“Pack your bags…It’s over, go home” shouted local Minutemen after Escondido’s city council voted 3-2 for the Hazleton code. With nearly half the town born outside the US, anyone who looked or sounded “foreign” stood to be evicted. In Altoona, which is 99.9 % white, a city councilman declared “We just want to stay ahead of the curve.” 

Neither the local U.S. Attorneys (those that still have their jobs), the Department of Homeland Security, or Attorney General Gonzales is stopping the unconstitutional enforcement of this unconstitutional code.

But immigrant rights groups are trying to stop the spread of this internet virus. They took Hazelton to federal court, arguing that the code violates immigrants’ rights to due process, fair housing codes and legal leases. The judge temporarily stopped the town which still awaits a final ruling. Sixty eight percent of the voters in Farmer’s Branch voted to support its code in May, but in June the Mexican American Legal Defense fun managed to get that vote overturned. Another break may be protections in the Hate Crimes Bill, passed by the House, moving through the Senate but facing a presidential veto.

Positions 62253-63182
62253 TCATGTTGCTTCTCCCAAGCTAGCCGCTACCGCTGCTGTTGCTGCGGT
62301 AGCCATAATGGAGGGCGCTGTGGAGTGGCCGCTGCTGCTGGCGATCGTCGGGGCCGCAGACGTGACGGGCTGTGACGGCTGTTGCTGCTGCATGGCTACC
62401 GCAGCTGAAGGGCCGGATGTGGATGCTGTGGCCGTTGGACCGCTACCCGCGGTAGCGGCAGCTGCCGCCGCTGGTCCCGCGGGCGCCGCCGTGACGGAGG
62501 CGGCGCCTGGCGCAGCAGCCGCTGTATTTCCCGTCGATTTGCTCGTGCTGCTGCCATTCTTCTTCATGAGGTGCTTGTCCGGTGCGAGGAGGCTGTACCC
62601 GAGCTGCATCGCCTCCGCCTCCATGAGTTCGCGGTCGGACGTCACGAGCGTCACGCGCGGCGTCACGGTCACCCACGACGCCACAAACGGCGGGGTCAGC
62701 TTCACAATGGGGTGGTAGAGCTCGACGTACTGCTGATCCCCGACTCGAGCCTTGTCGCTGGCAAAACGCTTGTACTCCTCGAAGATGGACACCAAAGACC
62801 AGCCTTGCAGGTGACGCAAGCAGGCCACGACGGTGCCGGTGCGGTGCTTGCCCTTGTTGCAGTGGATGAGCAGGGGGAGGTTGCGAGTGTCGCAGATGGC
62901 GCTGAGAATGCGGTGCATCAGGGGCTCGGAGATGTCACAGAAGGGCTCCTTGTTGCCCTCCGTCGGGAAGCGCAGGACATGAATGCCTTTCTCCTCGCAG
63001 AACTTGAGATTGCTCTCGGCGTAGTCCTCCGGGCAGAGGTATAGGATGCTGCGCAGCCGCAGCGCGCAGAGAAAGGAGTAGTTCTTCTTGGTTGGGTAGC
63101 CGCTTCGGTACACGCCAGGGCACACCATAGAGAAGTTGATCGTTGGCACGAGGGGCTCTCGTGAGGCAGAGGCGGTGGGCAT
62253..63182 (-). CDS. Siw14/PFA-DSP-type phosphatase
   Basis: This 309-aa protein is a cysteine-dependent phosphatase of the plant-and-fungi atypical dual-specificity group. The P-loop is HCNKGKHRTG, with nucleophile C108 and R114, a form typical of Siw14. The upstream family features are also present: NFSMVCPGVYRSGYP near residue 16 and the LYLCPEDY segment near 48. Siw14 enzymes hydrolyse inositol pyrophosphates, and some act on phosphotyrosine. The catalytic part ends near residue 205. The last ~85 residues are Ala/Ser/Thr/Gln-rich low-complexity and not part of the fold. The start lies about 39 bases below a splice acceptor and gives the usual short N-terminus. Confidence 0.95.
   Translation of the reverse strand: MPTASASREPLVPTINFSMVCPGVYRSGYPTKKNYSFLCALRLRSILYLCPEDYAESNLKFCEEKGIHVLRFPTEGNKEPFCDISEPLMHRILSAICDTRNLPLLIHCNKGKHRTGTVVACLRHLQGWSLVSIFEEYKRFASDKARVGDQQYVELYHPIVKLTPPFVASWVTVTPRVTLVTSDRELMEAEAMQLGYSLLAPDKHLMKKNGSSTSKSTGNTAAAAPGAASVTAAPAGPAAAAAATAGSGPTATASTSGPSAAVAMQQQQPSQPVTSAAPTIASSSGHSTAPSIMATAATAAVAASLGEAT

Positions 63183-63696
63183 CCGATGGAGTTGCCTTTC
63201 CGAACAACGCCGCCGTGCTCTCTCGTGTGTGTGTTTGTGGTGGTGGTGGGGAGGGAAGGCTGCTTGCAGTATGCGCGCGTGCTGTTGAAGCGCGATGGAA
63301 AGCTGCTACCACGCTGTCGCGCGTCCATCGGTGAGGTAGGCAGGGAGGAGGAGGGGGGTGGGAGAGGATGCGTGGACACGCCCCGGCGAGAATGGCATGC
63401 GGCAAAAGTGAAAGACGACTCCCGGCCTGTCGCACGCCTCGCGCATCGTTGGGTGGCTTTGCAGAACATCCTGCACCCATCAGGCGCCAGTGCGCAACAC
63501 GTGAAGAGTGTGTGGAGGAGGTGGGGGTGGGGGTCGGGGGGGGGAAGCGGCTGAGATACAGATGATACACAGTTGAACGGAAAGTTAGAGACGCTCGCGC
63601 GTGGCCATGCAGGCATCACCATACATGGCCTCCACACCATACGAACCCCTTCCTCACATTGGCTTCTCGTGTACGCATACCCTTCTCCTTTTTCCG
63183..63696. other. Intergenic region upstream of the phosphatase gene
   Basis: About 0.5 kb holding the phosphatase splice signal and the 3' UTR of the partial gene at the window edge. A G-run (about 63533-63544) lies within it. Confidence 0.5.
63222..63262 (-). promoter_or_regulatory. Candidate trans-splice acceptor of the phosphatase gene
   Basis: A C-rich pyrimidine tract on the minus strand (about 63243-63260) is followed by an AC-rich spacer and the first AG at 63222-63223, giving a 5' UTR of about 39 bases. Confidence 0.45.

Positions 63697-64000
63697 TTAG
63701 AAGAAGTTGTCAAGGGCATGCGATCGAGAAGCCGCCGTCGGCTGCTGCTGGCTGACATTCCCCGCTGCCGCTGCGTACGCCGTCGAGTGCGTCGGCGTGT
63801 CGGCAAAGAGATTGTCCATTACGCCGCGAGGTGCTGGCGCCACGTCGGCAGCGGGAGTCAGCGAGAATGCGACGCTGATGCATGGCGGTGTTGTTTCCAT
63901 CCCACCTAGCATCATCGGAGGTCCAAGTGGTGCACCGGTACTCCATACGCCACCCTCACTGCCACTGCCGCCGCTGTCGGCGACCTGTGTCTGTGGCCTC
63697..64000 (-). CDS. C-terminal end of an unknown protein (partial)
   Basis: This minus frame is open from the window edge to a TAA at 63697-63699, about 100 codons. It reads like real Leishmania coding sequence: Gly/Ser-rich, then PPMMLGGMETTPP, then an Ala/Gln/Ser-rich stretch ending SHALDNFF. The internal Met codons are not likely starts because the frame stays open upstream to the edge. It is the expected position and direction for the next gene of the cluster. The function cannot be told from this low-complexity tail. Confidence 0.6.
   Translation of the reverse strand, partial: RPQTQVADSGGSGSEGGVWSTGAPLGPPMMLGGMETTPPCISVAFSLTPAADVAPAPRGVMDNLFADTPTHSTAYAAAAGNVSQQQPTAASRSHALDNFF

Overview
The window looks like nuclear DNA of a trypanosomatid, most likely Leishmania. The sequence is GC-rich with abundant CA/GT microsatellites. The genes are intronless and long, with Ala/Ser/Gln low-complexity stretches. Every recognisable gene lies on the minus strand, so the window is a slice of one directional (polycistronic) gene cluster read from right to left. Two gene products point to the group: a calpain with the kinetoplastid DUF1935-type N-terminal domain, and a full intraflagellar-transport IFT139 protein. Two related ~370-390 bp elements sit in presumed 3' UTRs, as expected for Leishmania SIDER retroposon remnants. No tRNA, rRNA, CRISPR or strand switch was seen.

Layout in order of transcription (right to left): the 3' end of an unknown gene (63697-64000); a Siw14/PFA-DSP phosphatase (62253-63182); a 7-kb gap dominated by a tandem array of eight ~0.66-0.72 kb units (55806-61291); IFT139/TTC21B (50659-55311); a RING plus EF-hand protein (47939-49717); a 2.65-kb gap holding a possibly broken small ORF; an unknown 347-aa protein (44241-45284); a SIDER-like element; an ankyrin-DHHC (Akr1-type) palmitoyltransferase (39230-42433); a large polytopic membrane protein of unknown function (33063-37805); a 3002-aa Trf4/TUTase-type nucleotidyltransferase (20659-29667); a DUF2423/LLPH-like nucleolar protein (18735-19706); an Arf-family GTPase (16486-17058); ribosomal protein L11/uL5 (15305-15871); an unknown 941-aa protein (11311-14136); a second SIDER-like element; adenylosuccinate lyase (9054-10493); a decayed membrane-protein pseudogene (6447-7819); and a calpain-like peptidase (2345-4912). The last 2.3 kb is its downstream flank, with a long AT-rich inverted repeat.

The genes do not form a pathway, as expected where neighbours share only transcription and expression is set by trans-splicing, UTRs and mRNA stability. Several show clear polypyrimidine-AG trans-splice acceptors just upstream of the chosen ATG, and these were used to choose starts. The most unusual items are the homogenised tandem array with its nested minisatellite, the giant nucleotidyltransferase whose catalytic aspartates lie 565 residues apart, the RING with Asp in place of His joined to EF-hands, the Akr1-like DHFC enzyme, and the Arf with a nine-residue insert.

Still, as Hazelton’s mayor bragged, the code endures, even though his struggling  town faces $2 million in fines and legal costs

Yet across small town America, landlords face empty apartments and vacant trailer parks. Businesses are shutting down. One-third of Riverside’s immigrant population has moved away. Twenty-five percent of our undocumented population has children who are US citizens, but unable to fend for themselves, these kids are losing their constitutional right to live here.  This code, perhaps deliberately, violates what children promise: permanence, stability, and future generations.

Latinos often say, “mi casa es su casa.” By contrast, this code says “leave.”

Related Links

  • HNN Hot Topics: Immigration